K2 or spice may have been designed to mimick marijuana, but the damage it inflicts is far greater.
Users of this synthetic cannabinoid can experience overdose or death. Reports of spice overdoses in pockets of the country seem to affirm this notion.
In 2018 alone, a dangerous batch of K2 resulted in 56 overdoses in Brooklyn, New York; in Chicago, K2 was blamed for severe bleeding in 56 overdose victims, of which two died; and in New Haven, Connecticut, a bad batch caused almost 80 overdoses in a 24-hour period and more than 100 total. There were 1,054 K2 overdoses in September in Washington, D.C., according to The Washington Post.
The appeal of K2 or Spice is that it is cheap and readily available. A bag can cost $5, and a joint can go for one or two dollars. Men in their 20s and 30s are the biggest users, according to the U.S. Centers for Disease Control and Prevention (CDC). Homeless people represent a growing number of K2 users due to the drug’s affordability. That’s what also makes the drug appealing to teenagers who tend to seek out cheaply obtained highs.
Yet, the excruciating, if not graphic details of K2 overdoses lend it a certain degree of horror. One of the Brooklyn overdose victims, a middle-aged man, collapsed on the street, according to a witness. As he laid on his back “grimacing with hands clenched,” he started coughing and spitting up blood and bile as a Good Samaritan assisted him.
The fact that Spice can produce such grievous effects in a user only hints at the type of damage it can do to a developing brain, especially that of an adolescent. While the opioid crisis relentlessly dominates the news cycle when it comes to hazardous drug overdoses, K2 should not go ignored. It, too, poses multiple and catastrophic threats to the body, even death.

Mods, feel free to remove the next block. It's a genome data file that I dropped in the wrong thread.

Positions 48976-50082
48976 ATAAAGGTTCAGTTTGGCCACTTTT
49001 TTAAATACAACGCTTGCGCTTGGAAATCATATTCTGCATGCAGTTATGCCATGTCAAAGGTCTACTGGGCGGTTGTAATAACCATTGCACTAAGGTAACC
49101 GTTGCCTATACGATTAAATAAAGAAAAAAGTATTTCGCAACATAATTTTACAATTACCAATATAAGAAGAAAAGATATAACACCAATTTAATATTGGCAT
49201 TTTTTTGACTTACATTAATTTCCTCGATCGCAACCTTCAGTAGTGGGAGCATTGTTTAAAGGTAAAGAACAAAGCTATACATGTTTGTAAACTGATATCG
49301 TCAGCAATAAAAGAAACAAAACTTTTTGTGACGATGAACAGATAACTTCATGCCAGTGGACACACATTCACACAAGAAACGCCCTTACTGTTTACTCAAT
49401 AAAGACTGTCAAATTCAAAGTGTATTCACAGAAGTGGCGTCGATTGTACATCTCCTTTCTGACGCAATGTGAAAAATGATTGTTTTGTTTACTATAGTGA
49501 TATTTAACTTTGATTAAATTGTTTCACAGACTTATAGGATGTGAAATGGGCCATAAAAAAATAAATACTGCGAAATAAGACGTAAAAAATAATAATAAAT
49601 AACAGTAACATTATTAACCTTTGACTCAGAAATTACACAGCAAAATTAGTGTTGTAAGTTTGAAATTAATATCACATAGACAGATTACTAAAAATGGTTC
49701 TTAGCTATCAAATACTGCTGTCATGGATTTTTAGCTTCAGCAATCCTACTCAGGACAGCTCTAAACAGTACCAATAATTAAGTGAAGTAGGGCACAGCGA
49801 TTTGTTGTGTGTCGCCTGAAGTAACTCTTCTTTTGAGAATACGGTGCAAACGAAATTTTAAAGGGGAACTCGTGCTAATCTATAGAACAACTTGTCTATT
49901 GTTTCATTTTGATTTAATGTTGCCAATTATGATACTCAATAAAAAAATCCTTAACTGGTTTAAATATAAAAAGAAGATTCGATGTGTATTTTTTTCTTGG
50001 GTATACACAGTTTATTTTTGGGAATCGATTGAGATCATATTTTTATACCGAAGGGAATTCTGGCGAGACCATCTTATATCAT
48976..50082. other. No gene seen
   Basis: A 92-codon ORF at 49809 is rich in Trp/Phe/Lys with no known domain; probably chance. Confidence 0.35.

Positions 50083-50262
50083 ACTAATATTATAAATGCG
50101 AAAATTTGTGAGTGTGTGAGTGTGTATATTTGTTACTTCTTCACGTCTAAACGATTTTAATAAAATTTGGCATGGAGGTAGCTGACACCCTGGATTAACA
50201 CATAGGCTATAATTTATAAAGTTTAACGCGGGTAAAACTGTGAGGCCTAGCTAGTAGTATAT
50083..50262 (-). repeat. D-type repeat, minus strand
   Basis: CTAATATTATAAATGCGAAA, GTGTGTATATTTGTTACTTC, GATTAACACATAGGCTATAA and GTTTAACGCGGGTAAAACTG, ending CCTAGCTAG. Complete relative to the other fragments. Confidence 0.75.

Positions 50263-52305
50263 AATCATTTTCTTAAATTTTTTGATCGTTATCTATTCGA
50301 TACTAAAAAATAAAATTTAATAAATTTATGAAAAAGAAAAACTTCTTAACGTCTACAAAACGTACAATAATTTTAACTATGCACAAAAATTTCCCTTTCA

When synthetic cannabinoids were created, the intentions were noble. These human-made compounds were developed so that scientists could “study the structure and function of cannabinoid receptors,” states the CDC. They are named cannabinoids because they contain chemicals similar to the ones found in the marijuana plant.
However, cannabinoids like K2 started to become drugs of abuse, particularly in Europe. They started appearing as drugs for sale on the continent in 2005 and were made available in the U.S. in 2008.
K2 got its name from the second-highest mountain on earth in China. Thus, it remains one of the most widely-abused synthetic cannabinoid blends.
When K2 is being formulated as a substance of abuse, it is dissolved in a solvent like ethanol or acetone. Once liquefied, it is sprayed on various plant leaves. Those leaves are typically Dog Rose, Lion’s Ear, Indian Warrior, and/or Marshmallow, which, by themselves, produce psychotropic effects on the mind.
K2 can come as shredded plant material or as an herb or spice mixture. It is also sold in liquid form. It is often packaged and sold in small, shiny packages emblazoned with eye-catching graphics or popular cartoon characters. Dealers will sell it under the “not for human consumption” label to keep it from being banned under the Federal Analogue Act of 1986. Yet, users can smoke or vaporize K2 as they would marijuana.
Synthetic cannabinoids like K2 act on the same brain receptors as THC, the primary psychoactive ingredient in marijuana. While there is not much information on spice’s effect on the brain, there are instances where the synthetic substance binds more strongly to receptors than THC, which leads to far stronger effects.
Like all synthetic cannabinoids, the chemical makeup of K2 can vary from batch to batch, which can inflict effects that range from mild to severe. Sometimes, a K2 batch doesn’t produce any discernible effects whatsoever. In 2014, for example, authorities reported 177 different synthetic cannabinoids.
When K2 is formulated to produce marijuana-like effects, users report feeling relaxed and elevated. They also experience altered perception and awareness regarding the objects around them.
Still, K2 tends to trigger reactions far more severe than marijuana, devastating a user’s brain and body in the process. That’s why it is misleading to regard the substance as a synthetic version of marijuana.
It is much more devastating.